As regular readers know, we at NPI have been longtime champions of member-owned credit unions, particularly since the economic collapse of September 2008 and the subsequent bank bailout. NPI’s staff and board belong individually to different credit unions, and NPI itself is a credit union member.
NPI became part of America’s credit union movement well before the failure of Lehman Brothers, the sale of Merrill Lynch, the seizure of WaMu, the passage of the bank bailout, or the Wall Street bonuses flap. We did so because we believe in walking our talk. It’s part of our overarching philosophy. To us, progressivism isn’t just about political action; it’s about economic action and social action as well.
By moving our money from banks to credit unions, we can all live more progressively. Credit unions are not-for-profit financial cooperatives that exist to serve their members. They are run by volunteer board of directors. Since there are no outside stockholders to pay, all profits can be returned to members in the form of lower fees, better rates, and superior service.
It’s heartening to see so many other people finally choosing to break up with their banks and make the switch. Today, an event was held across the United States called Bank Transfer Day, in which groups of people joined together to close their back accounts and move their money to credit unions.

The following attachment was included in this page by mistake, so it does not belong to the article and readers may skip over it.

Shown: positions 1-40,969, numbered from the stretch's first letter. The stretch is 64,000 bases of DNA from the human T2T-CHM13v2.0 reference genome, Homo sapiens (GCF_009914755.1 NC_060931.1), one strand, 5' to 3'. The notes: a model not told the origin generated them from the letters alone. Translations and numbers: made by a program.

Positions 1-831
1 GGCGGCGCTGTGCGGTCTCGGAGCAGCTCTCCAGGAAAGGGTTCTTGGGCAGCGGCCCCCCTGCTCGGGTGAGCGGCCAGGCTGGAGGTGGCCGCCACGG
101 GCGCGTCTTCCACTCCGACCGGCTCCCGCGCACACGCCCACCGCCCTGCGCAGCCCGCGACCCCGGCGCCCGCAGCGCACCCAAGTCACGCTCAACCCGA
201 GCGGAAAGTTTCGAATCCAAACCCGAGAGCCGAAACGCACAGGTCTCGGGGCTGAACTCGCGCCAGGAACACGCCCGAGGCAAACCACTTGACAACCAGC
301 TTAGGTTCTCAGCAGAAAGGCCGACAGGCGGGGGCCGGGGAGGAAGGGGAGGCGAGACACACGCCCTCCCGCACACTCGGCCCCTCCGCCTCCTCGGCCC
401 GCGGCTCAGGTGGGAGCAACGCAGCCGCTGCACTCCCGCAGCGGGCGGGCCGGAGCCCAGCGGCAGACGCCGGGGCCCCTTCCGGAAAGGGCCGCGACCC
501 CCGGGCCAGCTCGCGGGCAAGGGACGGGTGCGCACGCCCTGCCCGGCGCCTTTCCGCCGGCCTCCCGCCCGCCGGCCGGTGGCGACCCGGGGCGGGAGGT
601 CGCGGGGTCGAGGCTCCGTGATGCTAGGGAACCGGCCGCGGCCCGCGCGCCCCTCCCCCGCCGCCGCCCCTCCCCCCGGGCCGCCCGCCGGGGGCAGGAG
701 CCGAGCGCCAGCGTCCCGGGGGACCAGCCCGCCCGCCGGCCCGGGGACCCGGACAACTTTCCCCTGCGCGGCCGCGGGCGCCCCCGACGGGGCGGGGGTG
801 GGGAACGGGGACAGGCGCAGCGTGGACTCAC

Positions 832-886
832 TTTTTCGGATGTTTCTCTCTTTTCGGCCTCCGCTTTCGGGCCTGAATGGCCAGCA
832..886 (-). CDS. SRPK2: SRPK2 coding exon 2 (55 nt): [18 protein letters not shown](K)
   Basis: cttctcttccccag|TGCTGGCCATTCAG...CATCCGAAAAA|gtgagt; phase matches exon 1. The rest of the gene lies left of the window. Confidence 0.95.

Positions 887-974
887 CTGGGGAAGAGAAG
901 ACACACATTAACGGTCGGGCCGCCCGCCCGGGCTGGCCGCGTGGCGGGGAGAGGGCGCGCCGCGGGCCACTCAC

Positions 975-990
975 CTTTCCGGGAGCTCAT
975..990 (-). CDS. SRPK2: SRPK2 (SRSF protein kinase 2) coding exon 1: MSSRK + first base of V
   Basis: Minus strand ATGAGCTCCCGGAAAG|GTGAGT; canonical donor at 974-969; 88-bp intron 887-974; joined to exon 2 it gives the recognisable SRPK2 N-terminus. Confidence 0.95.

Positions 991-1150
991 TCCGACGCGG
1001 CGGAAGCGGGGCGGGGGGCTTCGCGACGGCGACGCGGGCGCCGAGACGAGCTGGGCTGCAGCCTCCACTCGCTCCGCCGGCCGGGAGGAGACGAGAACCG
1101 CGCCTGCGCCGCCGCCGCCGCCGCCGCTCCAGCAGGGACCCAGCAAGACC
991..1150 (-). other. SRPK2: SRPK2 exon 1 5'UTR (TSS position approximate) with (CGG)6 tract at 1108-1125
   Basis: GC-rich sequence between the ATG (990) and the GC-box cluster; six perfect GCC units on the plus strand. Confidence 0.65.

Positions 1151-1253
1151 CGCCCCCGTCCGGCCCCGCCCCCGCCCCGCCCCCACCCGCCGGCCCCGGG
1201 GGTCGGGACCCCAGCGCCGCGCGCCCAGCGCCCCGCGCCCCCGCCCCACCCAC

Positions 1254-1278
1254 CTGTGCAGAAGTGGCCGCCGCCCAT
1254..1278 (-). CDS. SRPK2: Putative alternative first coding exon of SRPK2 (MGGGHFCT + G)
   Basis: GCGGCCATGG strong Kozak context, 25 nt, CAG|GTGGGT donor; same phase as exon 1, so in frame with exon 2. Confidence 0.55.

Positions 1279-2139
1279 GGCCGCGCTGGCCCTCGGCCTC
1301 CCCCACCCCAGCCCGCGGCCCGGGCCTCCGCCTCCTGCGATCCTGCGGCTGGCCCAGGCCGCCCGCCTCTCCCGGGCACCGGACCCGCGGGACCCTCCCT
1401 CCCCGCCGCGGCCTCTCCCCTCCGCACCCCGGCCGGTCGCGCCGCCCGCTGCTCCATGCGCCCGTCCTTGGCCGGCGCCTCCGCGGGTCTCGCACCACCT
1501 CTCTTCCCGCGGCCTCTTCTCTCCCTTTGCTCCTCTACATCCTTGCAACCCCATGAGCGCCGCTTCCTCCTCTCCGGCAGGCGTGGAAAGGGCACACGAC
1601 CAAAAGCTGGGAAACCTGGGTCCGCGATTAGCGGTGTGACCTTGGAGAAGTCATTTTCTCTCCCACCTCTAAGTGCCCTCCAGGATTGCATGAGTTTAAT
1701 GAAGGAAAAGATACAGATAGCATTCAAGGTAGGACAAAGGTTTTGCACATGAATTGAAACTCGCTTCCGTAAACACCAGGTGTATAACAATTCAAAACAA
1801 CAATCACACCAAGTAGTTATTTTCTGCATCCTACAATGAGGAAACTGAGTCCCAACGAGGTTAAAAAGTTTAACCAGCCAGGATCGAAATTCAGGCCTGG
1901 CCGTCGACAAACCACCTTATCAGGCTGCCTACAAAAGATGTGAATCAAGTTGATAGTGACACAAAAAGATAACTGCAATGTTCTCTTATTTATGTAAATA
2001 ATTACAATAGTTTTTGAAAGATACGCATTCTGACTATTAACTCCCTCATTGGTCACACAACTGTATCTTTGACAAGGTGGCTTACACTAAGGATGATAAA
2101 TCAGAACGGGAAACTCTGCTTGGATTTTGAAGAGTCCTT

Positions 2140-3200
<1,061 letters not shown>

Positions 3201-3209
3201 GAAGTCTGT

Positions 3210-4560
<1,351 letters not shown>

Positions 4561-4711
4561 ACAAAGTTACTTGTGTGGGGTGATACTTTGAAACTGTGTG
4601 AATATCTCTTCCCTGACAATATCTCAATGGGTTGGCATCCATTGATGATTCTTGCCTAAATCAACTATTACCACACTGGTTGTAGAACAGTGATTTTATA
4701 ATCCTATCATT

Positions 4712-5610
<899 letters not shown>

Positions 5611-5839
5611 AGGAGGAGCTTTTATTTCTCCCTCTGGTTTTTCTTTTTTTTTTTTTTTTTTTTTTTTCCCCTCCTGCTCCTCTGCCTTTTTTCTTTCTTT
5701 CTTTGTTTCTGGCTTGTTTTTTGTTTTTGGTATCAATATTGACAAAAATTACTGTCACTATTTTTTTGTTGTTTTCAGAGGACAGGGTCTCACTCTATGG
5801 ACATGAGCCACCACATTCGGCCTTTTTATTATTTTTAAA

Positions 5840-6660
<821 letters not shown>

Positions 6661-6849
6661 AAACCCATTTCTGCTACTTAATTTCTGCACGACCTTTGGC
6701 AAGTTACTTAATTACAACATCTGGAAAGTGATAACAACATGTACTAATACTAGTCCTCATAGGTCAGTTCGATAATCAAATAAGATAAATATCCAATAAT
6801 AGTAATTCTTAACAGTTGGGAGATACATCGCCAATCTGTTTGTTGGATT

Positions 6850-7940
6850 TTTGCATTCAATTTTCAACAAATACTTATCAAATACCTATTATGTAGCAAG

By all accounts, Bank Transfer Day was a success.
BECU, Washington’s largest credit union, reported that six hundred and fifty nine people opened accounts at its financial centers today — a new record for a Saturday. BECU membership, which is open to all Washingtonians, has been growing rapidly lately, with three straight months of record signups.
Specific Bank Transfer Day events were held in all of the Pacific Northwest’s major cities. Most of those leaving banks — including a number of Occupy protesters — were breaking up with Chase or Bank of America in particular.
Chase and Bank of America, along with Wells Fargo and U.S. Bank, held more than half of bank deposits in Washington alone as of the end of June of this year. The state’s credit unions, combined, held approximately twenty percent of the total share of deposit at the same juncture.
Here’s a roundup of stories about Bank Transfer Day that may be of interest:
- Bank Transfer Day brings major protests & big deposit moving in Eugene (KMTR)
- Local Chase manager was desperate (Daily Kos diarist m0ng0)
- A Hometown BofA Protest in The Dalles, Oregon (Daily Kos diarist jgilhousen)
- Another strong day for Occupy Seattle (The Stranger)
- Occupy Seattle calls for supporters to break up with their banks (Q13 Fox)
- Americans urged to ‘break up’ with big banks Saturday (KING 5)
- Big bank defectors trickle into credit unions (The Columbian)
We at NPI extend our congratulations to everyone who broke up with a big, greedy Wall Street bank today. Those who’ve switched are about to discover the joy of belonging to a member owned credit union.
Remember, all the major Wall Street banks — Wells Fargo, Bank of America, JPMorgan Chase, and U.S. Bank — were donors to Tim Eyman’s I‑1053 last year, which gives Republican state legislators unconstitutional veto power over state budgets. No progressive should be doing business with a Wall Street bank, period.